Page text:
Some of these strategies involve using options to place a directional bet with a limited downside if the bet goes wrong, while others involve hedging strategies laid on top of existing positions.

Apart from the above, your strategy should include a checklist of parameters that need to be met before placing any trade. This list can include the minimum liquidity level for any trade, sector diversity, maximum level of risk, and more such checks as per your personal preference.

#5: Have an Options Trading Mentor

Options trading isn’t easy and learning to trade by yourself can get confusing and difficult at times. That’s why we believe it’s crucial to have an options trading mentor.

Learning from a mentor who has traveled down the rocky road of options and knows the nitty-gritties can help you take your trading skills to a whole new level.

An options trading mentor can help you…

  • Learn various options strategies
  • Take you through basic concepts and terminologies
  • Choose the right tools and platforms to trade options
  • Develop the right mindset for the options market

…and guide you through many other such lessons.

All these learnings can help you lay your foundational bricks to a solid options trading education and set you up for what could be a successful options trading career.

If you want to try to become a successful options trader, let our analysts here at Market Traders Institute be a mentor to you.

Our senior analysts – Tyson Clayton and Chris Pulver – have co-created the Equities On Demand Trading Room, which we believe is the best place to learn and trade options.

The trading room provides various tools, resources, and simple steps for you to apply Tyson and Chris’ top stocks and options strategies.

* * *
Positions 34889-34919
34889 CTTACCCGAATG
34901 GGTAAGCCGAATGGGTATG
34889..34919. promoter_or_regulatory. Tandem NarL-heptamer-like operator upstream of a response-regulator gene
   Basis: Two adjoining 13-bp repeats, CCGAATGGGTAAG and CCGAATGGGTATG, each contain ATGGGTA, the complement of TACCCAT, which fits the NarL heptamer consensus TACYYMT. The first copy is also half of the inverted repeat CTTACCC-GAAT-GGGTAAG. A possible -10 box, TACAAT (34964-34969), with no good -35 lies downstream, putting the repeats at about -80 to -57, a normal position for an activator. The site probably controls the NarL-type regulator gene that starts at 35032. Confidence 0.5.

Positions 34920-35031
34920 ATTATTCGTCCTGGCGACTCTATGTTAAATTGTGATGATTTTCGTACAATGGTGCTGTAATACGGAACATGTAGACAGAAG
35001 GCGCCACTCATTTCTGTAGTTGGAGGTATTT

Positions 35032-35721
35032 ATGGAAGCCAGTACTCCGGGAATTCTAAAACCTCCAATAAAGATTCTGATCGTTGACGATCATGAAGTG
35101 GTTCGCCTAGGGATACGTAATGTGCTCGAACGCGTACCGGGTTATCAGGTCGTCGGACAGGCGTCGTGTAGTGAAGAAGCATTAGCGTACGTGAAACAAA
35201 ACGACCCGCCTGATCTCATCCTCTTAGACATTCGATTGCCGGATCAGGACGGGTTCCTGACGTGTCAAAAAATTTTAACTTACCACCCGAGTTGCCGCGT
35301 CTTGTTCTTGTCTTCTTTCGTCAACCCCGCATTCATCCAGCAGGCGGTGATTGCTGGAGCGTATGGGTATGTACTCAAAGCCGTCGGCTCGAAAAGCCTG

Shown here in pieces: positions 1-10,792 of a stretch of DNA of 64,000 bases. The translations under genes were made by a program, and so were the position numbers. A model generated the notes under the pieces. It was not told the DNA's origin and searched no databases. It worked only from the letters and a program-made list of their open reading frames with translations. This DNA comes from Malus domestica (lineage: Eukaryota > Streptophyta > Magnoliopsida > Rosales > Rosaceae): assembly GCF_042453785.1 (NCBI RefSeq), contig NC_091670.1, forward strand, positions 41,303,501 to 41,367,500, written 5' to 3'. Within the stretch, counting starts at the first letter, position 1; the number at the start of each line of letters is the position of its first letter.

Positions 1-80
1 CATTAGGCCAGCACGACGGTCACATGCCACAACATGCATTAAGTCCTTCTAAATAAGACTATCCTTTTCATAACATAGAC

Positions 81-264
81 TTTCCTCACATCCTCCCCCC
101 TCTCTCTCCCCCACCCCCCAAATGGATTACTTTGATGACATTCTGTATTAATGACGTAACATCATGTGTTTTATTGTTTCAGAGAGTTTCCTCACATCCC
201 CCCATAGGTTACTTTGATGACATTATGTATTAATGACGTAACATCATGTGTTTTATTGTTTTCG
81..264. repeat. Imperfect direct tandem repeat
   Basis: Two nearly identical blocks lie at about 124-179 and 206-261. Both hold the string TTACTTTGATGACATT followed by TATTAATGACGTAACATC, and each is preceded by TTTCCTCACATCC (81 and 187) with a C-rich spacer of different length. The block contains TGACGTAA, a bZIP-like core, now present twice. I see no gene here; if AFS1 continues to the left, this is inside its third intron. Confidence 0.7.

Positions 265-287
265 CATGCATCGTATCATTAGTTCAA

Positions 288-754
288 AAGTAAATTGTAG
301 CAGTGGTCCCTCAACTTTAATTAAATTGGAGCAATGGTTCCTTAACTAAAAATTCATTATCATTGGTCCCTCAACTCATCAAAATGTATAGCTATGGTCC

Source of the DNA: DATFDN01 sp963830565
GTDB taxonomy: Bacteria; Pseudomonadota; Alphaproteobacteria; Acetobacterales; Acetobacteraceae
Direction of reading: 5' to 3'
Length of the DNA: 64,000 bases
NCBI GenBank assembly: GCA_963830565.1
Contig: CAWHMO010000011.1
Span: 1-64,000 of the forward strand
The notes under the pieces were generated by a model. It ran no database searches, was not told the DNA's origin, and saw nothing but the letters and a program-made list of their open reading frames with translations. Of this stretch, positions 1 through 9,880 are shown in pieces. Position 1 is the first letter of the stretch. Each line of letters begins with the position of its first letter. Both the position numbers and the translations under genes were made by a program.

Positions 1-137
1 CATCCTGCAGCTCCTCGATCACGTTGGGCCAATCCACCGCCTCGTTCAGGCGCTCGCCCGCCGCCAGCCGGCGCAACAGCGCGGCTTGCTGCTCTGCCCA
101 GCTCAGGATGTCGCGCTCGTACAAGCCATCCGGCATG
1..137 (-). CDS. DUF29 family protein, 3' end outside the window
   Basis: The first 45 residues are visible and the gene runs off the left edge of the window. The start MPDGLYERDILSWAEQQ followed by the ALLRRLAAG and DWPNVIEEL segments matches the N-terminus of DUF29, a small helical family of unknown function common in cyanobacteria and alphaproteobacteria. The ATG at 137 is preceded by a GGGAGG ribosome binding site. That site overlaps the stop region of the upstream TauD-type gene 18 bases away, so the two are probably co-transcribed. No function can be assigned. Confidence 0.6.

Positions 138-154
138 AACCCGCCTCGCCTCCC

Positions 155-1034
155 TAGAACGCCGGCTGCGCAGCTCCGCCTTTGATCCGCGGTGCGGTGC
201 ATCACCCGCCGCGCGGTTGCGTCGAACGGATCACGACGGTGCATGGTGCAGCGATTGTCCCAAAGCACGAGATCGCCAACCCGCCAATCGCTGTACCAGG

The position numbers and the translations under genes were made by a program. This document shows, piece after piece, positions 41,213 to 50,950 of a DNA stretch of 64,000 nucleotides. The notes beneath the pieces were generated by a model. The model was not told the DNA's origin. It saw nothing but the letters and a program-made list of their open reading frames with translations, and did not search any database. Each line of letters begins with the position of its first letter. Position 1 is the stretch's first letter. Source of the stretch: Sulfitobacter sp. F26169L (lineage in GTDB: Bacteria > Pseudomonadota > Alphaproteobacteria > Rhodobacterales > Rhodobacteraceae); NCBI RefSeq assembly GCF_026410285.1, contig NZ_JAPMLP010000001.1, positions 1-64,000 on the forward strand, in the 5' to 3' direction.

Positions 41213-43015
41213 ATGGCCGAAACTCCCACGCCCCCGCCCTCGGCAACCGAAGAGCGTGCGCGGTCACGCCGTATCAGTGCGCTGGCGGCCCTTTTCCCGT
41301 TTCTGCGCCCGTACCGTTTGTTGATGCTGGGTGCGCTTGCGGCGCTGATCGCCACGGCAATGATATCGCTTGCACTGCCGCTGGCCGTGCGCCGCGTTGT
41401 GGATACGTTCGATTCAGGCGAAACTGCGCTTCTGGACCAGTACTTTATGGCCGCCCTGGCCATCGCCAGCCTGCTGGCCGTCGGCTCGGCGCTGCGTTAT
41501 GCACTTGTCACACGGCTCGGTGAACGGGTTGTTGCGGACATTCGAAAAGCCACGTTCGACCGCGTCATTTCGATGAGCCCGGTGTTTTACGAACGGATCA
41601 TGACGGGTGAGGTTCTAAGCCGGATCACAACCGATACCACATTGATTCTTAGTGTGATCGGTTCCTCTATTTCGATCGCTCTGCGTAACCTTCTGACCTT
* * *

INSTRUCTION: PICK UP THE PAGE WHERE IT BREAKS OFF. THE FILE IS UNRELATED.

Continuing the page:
For more information on MTI’s stocks and options trading education program, watch our Equities on Demand video.

Disclaimer: MTI is a financial publisher and the indicators, strategies, reports, articles, and all other features of our products are provided for informational and educational purposes only and should not be construed as personalized trading or investment advice. MTI is not registered as an investment adviser. As a financial publisher, MTI is not legally permitted to offer personalized trading or investment advice to our subscribers. For all of its publication services, MTI  relies upon the “publishers’ exclusion” from the definition of investment adviser under Section 202(a)(11) of the Investment Advisers Act of 1940 and corresponding state securities laws. As such, MTI does not offer or provide personalized investment advice. We publish information about companies in which we believe our readers may be interested and this information reflects our sincere opinions. The information that we provide (or that is derived from our website) is not, and should not be construed in any manner to be personalized advice. Also, our website and the information provided by us should not be construed by any subscriber or prospective subscriber as a solicitation by MTI to effect or attempt to effect, any transaction in any security. Investments in the securities markets are speculative and involve substantial risk. The information that we provide or that is derived from our website should not be a substitute for advice from an investment professional. We encourage you to obtain personal advice from your professional investment advisor and to make independent investigations before acting on the information that you obtain from MTI or derive from our website. Only you can determine what level of risk is appropriate for you. Therefore, subscribers will need to depend on their own mastery of the details of trading and investing in order to handle problematic situations that may arise, including the consultation of their own brokers and advisors as they deem appropriate.  Our recommendations and analysis are based on SEC filings, current events, interviews, corporate press releases, and what we’ve learned as financial publishers. It may contain errors and you shouldn’t make any investment decision based solely on what you read here. 

Readers should be aware that trading stocks and all other financial instruments involve risk. Past performance is no guarantee of future results, and we make no representation that any customer will or is likely to achieve similar results.

Recent Post

Complete 50%

Save your Spot